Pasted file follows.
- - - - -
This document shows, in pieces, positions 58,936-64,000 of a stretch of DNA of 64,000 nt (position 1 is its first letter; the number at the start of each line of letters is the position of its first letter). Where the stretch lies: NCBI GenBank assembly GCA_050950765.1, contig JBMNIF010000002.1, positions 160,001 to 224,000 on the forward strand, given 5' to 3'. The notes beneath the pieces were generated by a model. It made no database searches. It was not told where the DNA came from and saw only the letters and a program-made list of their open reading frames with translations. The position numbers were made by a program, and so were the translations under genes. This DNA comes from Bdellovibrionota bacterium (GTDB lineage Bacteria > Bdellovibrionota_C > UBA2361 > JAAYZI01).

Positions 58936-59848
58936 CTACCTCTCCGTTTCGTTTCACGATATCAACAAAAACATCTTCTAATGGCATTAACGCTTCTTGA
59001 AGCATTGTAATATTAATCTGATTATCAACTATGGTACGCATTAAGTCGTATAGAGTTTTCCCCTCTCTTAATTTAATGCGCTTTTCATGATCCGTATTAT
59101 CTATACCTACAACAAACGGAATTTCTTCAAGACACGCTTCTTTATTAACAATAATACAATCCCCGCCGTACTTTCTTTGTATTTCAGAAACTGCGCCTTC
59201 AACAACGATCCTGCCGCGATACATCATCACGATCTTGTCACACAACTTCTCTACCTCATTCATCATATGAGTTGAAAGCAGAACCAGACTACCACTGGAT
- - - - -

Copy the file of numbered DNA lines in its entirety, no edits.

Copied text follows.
This document shows, in pieces, positions 58,936-64,000 of a stretch of DNA of 64,000 nt (position 1 is its first letter; the number at the start of each line of letters is the position of its first letter). Where the stretch lies: NCBI GenBank assembly GCA_050950765.1, contig JBMNIF010000002.1, positions 160,001 to 224,000 on the forward strand, given 5' to 3'. The notes beneath the pieces were generated by a model. It made no database searches. It was not told where the DNA came from and saw only the letters and a program-made list of their open reading frames with translations. The position numbers were made by a program, and so were the translations under genes. This DNA comes from Bdellovibrionota bacterium (GTDB lineage Bacteria > Bdellovibrionota_C > UBA2361 > JAAYZI01).

Positions 58936-59848
58936 CTACCTCTCCGTTTCGTTTCACGATATCAACAAAAACATCTTCTAATGGCATTAACGCTTCTTGA
59001 AGCATTGTAATATTAATCTGATTATCAACTATGGTACGCATTAAGTCGTATAGAGTTTTCCCCTCTCTTAATTTAATGCGCTTTTCATGATCCGTATTAT
59101 CTATACCTACAACAAACGGAATTTCTTCAAGACACGCTTCTTTATTAACAATAATACAATCCCCGCCGTACTTTCTTTGTATTTCAGAAACTGCGCCTTC
59201 AACAACGATCCTGCCGCGATACATCATCACGATCTTGTCACACAACTTCTCTACCTCATTCATCATATGAGTTGAAAGCAGAACCAGACTACCACTGGAT